The AI Outsourcing Conundrum

March 18, 2024

It is clear that for outsourcing providers and customers, AI already offers and will continue to offer many ways to improve efficiencies and therefore hopefully profitability for businesses. For customers of outsourcing providers, outsourcing is an attractive option, as it offers the option of accessing innovative AI solutions and expertise in using them. Using AI is not necessarily something all customers can do for themselves and so it offers exciting ways of working for many businesses. But whilst exciting, as with anything innovative, there does come some risk.  

So, what are these potential risks?

It is of course the case that outsourcing will normally rely on technology to some degree. This is not anything new and it is the case that both customers and suppliers will want to address and mitigate any known and foreseeable risks in respect of certain issues - ownership of IP, data protection risk and liability - to name a few.  

However, there are some more distinct issues which particular thought should be given to when thinking of either supplying or using outsourcing services, to try and address the impact of specific AI related risks as follows:

* Personal Data

You’d expect risk in respect of processing and protection of data to be covered in any agreement, but processing personal data using AI may require additional thought and assessment in respect of risk. This would especially be the case if individuals might not expect their data to be processed using AI. We recommend carrying out thorough Data Protection Impact Assessments when using any new outsourcing supplier.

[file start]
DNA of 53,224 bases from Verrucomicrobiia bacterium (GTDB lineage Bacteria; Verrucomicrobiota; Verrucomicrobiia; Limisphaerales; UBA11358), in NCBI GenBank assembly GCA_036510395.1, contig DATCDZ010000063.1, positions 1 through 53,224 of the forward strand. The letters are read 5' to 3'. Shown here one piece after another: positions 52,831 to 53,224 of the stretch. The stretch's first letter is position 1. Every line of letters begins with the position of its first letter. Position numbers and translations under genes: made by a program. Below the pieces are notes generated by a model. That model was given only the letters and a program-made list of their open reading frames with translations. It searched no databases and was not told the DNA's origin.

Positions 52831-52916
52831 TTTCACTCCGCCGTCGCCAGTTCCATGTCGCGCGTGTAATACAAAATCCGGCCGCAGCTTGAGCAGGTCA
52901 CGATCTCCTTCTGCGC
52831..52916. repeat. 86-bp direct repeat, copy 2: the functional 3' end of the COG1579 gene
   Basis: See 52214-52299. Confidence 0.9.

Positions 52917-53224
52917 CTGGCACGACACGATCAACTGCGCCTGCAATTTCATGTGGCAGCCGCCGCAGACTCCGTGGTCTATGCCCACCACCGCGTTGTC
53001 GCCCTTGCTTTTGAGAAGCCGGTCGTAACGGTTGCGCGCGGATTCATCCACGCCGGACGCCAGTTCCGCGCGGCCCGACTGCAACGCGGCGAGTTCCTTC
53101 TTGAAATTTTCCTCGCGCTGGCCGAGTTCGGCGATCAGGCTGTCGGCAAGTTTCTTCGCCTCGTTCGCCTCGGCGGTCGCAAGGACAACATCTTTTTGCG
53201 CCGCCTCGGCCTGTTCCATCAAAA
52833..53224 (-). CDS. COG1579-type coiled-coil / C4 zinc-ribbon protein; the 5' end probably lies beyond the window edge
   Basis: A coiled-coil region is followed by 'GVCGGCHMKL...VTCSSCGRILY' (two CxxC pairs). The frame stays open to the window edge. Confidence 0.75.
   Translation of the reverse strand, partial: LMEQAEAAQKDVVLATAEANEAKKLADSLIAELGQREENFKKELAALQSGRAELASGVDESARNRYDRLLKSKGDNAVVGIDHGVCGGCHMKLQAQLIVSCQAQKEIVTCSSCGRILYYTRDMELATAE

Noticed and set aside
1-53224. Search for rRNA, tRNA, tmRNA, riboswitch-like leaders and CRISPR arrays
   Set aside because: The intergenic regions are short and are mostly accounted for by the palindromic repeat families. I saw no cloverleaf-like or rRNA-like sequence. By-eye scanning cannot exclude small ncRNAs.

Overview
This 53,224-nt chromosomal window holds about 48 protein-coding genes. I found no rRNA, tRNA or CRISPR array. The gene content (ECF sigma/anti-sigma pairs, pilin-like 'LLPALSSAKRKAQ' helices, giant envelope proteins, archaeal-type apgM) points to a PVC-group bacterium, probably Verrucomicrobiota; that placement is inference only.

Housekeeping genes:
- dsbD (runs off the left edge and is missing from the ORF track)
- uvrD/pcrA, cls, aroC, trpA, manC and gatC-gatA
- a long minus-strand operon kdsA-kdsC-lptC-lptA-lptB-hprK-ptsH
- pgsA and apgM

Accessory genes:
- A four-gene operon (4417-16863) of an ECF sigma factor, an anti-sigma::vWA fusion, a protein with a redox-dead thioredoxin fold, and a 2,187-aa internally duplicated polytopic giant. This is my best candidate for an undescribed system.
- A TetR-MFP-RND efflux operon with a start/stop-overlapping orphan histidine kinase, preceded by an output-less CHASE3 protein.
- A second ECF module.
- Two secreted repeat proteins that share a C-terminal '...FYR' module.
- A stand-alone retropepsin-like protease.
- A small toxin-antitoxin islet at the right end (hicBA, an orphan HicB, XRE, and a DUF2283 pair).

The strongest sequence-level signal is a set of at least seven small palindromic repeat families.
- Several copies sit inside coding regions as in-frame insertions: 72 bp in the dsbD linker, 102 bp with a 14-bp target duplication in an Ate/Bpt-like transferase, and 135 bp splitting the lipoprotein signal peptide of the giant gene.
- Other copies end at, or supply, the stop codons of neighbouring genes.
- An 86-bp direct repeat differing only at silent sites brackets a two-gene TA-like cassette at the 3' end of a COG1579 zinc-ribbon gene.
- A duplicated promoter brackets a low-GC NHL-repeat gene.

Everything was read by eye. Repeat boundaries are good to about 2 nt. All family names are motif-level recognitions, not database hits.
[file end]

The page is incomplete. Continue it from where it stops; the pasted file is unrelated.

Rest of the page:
* Accuracy and Reliability

As with any kind of service, AI poses risk if it does not produce accurate output for a customer. So, both customers and suppliers will want to know if outputs can be trusted and if not, the extent to which the suppler is provided to accept liability for any errors caused by AI. This liability position should be agreed and addressed at the outset by all parties.  

* Intellectual Property Ownership

It will be important to address what party owns what IP and deliverables in the outsourcing context when AI is being used. We have seen that ownership of IP is hotly debated when it comes to using AI but the important point to remember is that the parties should try and agree and foresee ownership issues as much as possible and that any agreed position is put in writing.  

* Bias and Discrimination

It may be the case that AI is used to assist in decision-making processes relating to individuals. As a result, there is an increased risk that the AI may exhibit bias. It could be the case that this means that the Equality Act 2010 is inadvertently breached, for example in respect of its provisions prohibiting discrimination in the supply of goods or services. If either a customer or supplier foresees this as a particular risk area depending on the nature of the outsourcing services being provided, then it needs to be addressed.  

What can businesses do to mitigate these risks?

Currently in the UK there is no legislation in respect of AI. So, customers and suppliers should be seeking to protect their contracting position as much as possible in accordance with existing laws, particularly in respect of data protection and IP.  

We are waiting to see what the outcome of the AI White Paper consultation will bring in respect of regulatory guidance for AI at the end of April 2024 from bodies such as the ICO and the FCA. Watch this space for how it may affect contracting when it comes to AI!

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